IE6 multi-class bug

Note: If you're looking for an easy fix, try using IE7.js — now up to IE9.js.

When developing a site for a ministry recently, I noticed a rendering problem with Internet Explorer 6 on Windows (big surprise). After talking it over with Chris from ParticleTree, we both concluded that (to our knowledge) this had not yet been documented. So, the purpose of this article will be to explain what I am calling the IE6 Multi-Class Bug, for lack of a better term. In essence, it is the failure of Internet Explorer to render backgrounds for elements that have both an ID and a Class defined.

Normally, this is not a problem, but for the site I was working on, I had defined a <div> with the ID photos and gave separate class names based on which section of the site you were on. So, I had the typical names about, contact, welcome to correspond with the various section names. I looked at it in Safari and Firefox and there were no problems. Then, I fired up IE6 to have a look, and noticed that the welcome page did not work.

I clicked around through the site, and noticed that none of the photo <div> backgrounds loaded, except for the one on the about page. Puzzled, I went to my CSS to try to find the source of the problem. Since I've recently started alphabetizing all of my CSS files, #photos.about appeared first, before all the other site-section names. After showing this to several web designer friends, we were all stumped as to the cause of the error.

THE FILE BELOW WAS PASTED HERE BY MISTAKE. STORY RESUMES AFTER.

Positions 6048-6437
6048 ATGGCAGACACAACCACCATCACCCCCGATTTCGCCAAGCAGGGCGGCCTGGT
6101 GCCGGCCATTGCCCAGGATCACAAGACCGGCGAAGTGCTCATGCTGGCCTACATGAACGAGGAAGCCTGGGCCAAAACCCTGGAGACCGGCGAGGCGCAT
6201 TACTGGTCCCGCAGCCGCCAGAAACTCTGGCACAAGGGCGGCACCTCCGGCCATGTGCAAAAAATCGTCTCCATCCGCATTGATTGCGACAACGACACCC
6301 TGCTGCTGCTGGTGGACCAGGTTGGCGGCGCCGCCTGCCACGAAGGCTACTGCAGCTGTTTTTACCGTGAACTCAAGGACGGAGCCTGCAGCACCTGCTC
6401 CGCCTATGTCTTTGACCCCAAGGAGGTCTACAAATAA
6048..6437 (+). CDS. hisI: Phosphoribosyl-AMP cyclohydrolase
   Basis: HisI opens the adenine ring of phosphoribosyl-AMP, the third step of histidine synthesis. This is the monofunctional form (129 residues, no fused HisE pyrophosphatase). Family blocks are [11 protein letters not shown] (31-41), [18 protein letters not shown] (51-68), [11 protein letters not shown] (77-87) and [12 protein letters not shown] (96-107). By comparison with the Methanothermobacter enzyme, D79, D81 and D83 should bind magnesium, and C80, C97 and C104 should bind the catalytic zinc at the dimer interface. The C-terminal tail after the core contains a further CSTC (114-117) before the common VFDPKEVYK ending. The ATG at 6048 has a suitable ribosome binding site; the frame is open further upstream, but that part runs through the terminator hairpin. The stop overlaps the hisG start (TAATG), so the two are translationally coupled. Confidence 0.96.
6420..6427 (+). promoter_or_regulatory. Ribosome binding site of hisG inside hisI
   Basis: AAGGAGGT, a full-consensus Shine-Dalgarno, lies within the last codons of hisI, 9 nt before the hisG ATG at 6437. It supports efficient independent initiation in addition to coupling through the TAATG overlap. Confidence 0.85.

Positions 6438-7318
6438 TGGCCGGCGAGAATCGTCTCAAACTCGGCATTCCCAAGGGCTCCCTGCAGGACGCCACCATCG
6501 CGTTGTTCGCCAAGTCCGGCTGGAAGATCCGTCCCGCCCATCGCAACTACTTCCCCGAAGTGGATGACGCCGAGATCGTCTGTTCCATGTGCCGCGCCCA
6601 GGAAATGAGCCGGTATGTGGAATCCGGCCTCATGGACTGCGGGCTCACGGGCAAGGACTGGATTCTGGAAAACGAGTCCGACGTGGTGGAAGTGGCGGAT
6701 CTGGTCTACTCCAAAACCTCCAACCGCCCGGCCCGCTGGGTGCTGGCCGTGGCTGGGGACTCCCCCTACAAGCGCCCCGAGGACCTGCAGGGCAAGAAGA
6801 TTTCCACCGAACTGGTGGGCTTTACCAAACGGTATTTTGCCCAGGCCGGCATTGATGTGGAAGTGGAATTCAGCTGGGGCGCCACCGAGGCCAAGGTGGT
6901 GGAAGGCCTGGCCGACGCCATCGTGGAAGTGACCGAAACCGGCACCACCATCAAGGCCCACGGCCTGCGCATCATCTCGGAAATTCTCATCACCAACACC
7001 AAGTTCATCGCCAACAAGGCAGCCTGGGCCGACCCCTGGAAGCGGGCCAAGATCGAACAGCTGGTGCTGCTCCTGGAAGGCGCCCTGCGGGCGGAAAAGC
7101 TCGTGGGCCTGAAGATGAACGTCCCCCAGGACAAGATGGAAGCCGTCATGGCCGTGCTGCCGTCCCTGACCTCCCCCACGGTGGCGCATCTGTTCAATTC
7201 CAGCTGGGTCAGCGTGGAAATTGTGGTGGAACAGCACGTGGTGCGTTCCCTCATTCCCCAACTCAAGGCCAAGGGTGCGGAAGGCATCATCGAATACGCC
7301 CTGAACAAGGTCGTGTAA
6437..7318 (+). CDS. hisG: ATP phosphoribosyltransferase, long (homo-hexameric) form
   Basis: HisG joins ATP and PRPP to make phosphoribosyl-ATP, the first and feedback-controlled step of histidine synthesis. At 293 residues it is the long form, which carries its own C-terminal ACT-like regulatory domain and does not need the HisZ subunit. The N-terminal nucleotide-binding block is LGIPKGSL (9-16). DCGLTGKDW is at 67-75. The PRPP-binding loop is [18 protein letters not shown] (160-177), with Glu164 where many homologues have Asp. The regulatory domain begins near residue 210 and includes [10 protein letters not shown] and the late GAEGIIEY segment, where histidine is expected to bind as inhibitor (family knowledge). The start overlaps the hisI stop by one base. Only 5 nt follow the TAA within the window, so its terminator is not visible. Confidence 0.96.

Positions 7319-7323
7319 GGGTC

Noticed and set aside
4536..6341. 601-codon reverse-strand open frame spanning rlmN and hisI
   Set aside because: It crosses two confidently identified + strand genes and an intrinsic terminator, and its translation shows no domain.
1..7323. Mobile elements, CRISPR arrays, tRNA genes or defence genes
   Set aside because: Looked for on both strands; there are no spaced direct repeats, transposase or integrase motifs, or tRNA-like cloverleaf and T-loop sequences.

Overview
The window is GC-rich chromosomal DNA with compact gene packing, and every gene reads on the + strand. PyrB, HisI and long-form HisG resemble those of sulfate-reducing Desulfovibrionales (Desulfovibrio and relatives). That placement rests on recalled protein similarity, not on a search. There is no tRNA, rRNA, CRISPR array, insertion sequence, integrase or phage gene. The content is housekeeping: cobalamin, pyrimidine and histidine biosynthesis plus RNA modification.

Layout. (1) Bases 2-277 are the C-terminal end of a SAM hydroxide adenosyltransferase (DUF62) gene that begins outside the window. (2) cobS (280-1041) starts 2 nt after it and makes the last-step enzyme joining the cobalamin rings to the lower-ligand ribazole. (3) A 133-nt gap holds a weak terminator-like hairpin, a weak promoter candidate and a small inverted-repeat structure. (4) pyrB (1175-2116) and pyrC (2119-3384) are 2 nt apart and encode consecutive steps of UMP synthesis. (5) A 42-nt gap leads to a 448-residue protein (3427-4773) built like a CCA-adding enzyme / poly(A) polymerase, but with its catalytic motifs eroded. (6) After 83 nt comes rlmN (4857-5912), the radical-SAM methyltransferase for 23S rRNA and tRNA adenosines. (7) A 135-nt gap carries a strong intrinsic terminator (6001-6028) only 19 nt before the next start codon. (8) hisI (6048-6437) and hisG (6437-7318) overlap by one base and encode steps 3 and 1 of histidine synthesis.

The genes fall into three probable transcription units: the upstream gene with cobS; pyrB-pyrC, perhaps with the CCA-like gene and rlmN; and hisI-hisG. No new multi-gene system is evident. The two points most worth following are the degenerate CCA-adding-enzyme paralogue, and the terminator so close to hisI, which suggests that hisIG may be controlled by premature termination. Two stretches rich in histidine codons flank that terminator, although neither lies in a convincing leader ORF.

Finally, I realized that this was some sort of parsing/rendering error in IE6. It was going through the list of #ID.class for the photos <div>, but only applying a background to the first one, about. For all the rest of the classes that were applied to the same ID, IE6 simply skipped over them, failing to render the distinct backgrounds for each page.

The fix was simple, as all I had to do was remove #photos from each class, and simply have the class names defined in the CSS. While this is not a revolutionary finding, it is certainly one that could potentially cause headaches for web designers. So, I thought I would give everyone a heads-up, so that you are aware of this potential snag. I have also made mention of it on the IE7 Blog, so hopefully it will be fixed in the future release.

For an example of what this bug looks like in action, check out this page I have set up as a demonstration: IE6 Multi-Class Bug.